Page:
CONWAY, Ark. (May 15, 2017) – Hendrix College sociology professor Dr. Stella Čapek was recently named the Elbert L. Fausett Distinguished Professor of Sociology.
Established in 1980, the professorship honors Elbert L. Fausett, a leading Arkansas businessman and realtor and long-time friend of the College.
Čapek, who will be officially recognized at a convocation in the fall, is the fourth Hendrix faculty member to hold the honor. Previous recipients include Dr. George H. Thompson (1980 – 1991), Dr. Robert C. Eslinger (1997 – 2004), and Dr. Thomas E. Goodwin (2004 – 2016).
“Receiving this recognition is both humbling and inspiring, and I feel graced by the support of my colleagues, who through their creativity, dedication, and collaborative spirit constitute my community at Hendrix College and beyond,” said Čapek. “Teaching is an enormously demanding
profession, including challenging students to develop both a critical eye and a hopeful spirit. I love engaging students in a dialogue about the not so obvious social structures in our society, and I am particularly pleased that Hendrix has supported my commitment to teaching and learning about social justice.”
“I’ve never forgotten the privilege that teaching carries with it, including getting to see students graduate and find a meaningful place in the world, and to hear back from them that what they learned in a sociology class has turned into very “usable” knowledge (sometimes to their surprise!),”
Čapek attended Carleton College and Boston University as an undergraduate. She received a bachelor’s degree from Boston University in 1975. After some international travel that included working as an English language editor in Kuwait, she went on to the University of Texas at Austin, receiving a
master’s degree in 1981 and a Ph.D. in sociology in 1985. She taught at Southwestern University in Georgetown, Texas for one year before joining the Hendrix faculty in 1986, when she replaced retiring professor Ferris Baker.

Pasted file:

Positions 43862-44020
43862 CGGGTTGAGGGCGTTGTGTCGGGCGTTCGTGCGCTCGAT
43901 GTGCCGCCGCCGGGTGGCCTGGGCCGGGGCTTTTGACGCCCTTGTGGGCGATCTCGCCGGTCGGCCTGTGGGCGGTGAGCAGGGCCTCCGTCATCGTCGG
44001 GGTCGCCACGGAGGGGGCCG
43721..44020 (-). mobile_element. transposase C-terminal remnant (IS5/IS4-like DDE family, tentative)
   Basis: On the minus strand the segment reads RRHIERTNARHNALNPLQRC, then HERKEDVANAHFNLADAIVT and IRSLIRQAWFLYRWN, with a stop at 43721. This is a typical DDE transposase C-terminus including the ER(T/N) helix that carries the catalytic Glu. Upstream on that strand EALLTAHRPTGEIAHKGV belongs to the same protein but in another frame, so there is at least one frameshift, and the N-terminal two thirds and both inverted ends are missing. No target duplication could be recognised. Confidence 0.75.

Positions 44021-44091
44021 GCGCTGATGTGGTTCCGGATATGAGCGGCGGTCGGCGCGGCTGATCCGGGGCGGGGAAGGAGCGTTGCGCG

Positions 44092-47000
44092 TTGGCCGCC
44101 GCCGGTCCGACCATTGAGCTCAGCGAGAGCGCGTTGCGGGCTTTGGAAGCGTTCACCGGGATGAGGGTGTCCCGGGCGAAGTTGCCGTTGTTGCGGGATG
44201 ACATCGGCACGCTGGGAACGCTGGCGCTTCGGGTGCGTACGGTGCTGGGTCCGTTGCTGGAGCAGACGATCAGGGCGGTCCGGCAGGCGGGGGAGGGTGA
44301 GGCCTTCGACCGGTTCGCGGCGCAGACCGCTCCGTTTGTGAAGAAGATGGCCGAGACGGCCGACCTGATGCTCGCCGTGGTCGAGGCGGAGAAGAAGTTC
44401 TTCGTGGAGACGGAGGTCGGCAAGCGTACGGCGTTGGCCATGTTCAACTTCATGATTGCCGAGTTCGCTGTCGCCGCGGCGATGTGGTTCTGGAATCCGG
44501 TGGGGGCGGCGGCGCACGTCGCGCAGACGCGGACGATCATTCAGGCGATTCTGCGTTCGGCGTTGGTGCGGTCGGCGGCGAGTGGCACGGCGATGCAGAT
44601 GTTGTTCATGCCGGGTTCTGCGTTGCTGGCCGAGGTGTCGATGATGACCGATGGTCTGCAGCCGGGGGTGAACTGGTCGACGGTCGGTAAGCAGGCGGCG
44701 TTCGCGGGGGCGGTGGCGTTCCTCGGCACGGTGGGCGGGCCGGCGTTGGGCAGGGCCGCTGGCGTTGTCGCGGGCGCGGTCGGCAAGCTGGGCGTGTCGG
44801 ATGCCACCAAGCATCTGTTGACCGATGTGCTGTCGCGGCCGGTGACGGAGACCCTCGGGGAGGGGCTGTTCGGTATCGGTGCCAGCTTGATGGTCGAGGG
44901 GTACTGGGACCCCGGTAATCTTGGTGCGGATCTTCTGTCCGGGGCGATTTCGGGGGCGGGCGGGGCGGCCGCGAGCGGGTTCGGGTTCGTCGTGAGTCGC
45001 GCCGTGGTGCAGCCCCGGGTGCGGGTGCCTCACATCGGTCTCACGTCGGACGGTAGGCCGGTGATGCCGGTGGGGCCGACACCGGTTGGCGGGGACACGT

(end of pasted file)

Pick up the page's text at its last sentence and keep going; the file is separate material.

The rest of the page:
Her courses at Hendrix have covered a wide variety of topics, including sociology of the environment, food, cities, gender, medicine, and social movements, as well as social theory and research methods. She has also taught in the Hendrix summer semester program in
Costa Rica, and designed a creative writing course (Exploring Nature Writing) that is cross-listed in the English and Sociology/Anthropology Departments. Čapek’s Food, Culture, and Nature course “models the many ways in which her innovative teaching has impacted students’ lives and shaped the vocational paths of many
Hendrix alums,” wrote a group of colleagues in the distinguished professorship nomination. “She is a master teacher whose energy, intellectual rigor, and rapport with students are exemplary.”
Čapek was the recipient of the 2005-06 Exemplary Teacher Award from the United Methodist Church General Board of Higher Education and Ministry (GBHEM) for exemplifying excellence in teaching; civility and concern for students and colleagues; commitment to value-centered education; and
service to students, the institution, and the community.
In addition to teaching, colleagues cited Čapek’s accomplishments, influence, and productivity as a writer, noting that, every year since 1990, she has published a peer-reviewed article, book, or chapter; presented a paper at a professional conference; or given an invited talk.
Čapek’s professional service spans local, state, and national activities, including her election as Chair of the Section on Environment and Technology of the American Sociological Association, her service on the Arkansas Public Policy Panel and the Arkansas Sociology and Anthropology
Association, and numerous campus and community committees.
“As a member of a small college, it can be easy to lose sight of our colleagues’ national and international influence,” said Hendrix anthropology professor Dr. Anne J. Goldberg. “Stella has that reach, but she also has been a wonderful departmental colleague. She finds opportunities to work locally and she has
been a tremendous champion for our department and our students. I feel lucky to have her as a colleague and friend.”
Her accomplishments are even more noteworthy given all she has done in the challenging context of a very small department. Building on earlier efforts by her former colleague Dr. Jim Bruce, Čapek played a major role in sustaining and expanding the College’s original two-person Sociology
Department into the current Department of Sociology and Anthropology. This progress required frequent cycles as department chair, faculty search committees, and ensuring essential courses are offered during sabbaticals and personnel changes.
“She’s successfully managed these demands while still maintaining the highest standards of teaching and scholarly activity,” wrote her colleagues. And “she has had many more departmental and collegiate responsibilities than the average faculty member, so her consistent
productivity as a teacher, scholar, and writer is even more noteworthy.”
Hendrix College is a private liberal arts college in Conway, Arkansas. Founded in 1876 and affiliated with the United Methodist Church since 1884, Hendrix is featured in Colleges
That Change Lives: 40 Schools That Will Change the Way You Think about Colleges and is nationally recognized in numerous college guides, lists, and rankings for academic quality, community, innovation, and value. For more information, visit